• Make sure you’re investing for retirement: When deciding whether to pay off the mortgage or invest, don’t forget to consider retirement. Make sure you’re putting money into a tax-advantaged retirement account, like a 401(k) or IRA, first. If your company offers a match, take advantage of it and work on building your nest egg. Having a good retirement account on top of having your house paid off by the time you retire can be a good combination.
  • Build up an emergency fund: As Bowen points out, it’s a good idea to have an emergency fund before making extra mortgage payments. That way, you still maintain some liquidity and can access funds in a pinch.
  • Work on other goals: You might have other financial goals, like a car purchase or saving for a child’s education. Make sure you’re on track for those goals first.
  • Refinance: Think about refinancing your mortgage to a shorter loan term, such as switching to a 15-year loan from a 30-year mortgage. You’ll make higher payments each month, but it’s a way you can save on interest and still be out of debt sooner.
  • Consider making bi-weekly payments: One way to get started with making extra mortgage payments to set up a bi-weekly schedule. This amounts to making a full extra monthly payment each year and can reduce the time spent with a mortgage. Starting with bi-weekly payments can help you get ahead on your mortgage while allowing you to keep working toward other financial goals.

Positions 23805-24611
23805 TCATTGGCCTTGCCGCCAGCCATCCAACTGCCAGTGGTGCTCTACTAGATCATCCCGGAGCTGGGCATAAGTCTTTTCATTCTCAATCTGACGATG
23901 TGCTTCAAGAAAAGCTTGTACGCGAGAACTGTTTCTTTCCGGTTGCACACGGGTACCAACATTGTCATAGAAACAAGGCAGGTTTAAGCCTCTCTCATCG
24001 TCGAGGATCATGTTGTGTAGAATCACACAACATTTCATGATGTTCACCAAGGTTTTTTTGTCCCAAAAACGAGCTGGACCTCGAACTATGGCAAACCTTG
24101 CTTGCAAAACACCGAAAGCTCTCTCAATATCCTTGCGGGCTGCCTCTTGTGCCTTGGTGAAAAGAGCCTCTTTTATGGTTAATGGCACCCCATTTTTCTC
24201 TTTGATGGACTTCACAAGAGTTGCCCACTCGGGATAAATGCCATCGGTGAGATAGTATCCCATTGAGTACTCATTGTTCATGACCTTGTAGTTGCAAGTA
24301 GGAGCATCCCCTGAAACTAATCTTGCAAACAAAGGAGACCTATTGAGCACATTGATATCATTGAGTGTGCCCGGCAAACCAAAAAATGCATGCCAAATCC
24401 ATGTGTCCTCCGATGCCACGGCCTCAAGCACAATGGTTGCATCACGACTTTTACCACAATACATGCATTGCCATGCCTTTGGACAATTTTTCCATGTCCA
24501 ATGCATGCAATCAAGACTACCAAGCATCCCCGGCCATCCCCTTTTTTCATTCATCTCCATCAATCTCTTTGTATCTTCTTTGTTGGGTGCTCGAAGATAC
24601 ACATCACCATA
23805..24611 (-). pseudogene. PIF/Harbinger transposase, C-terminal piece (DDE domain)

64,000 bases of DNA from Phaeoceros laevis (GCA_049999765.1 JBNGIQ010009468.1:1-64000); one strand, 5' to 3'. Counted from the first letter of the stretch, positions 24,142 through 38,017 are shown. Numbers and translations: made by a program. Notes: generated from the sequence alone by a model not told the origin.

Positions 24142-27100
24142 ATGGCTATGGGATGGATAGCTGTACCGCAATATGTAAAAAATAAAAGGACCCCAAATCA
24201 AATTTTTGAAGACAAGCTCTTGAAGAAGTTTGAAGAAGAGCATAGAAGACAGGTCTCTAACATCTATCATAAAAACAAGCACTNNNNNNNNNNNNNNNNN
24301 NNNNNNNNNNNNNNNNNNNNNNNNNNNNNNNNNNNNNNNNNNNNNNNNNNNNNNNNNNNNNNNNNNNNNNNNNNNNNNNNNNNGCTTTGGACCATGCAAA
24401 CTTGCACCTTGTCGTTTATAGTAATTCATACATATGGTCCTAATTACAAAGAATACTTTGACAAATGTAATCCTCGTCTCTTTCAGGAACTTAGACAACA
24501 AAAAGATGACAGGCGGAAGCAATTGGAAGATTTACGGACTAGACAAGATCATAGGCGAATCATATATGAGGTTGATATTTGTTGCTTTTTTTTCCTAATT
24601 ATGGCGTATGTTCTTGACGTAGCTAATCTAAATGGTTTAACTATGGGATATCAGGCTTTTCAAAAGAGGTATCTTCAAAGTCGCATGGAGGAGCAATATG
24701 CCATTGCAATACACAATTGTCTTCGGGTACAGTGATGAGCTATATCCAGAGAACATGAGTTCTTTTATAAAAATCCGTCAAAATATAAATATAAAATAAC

• Check for prepayment penalties: Don’t forget to check for mortgage prepayment penalties. If you pay off your mortgage early, you might be charged an extra fee. Run the numbers to see if you still come out ahead after paying a penalty.

Bottom line

It’s important to figure out what works best for your situation and is most likely to help you reach your short- and long-term financial goals. Sometimes, with financial planning, it’s not a straight assessment of what’s the best by the numbers. People want to feel good about where the money is going — no matter what the spreadsheet says.

For some, owing money causes stress and paying off the mortgage early can bring peace of mind. For people nearing retirement, a paid-off mortgage means they have that much more free cash flow from their fixed income when they stop working.

“My wife likes having money in the bank, whereas I’d rather invest it,” says Bowen. “But if money is a tool, then that money is buying her happiness, so it’s working.”

With reporting by Bankrate’s Natalie Campisi.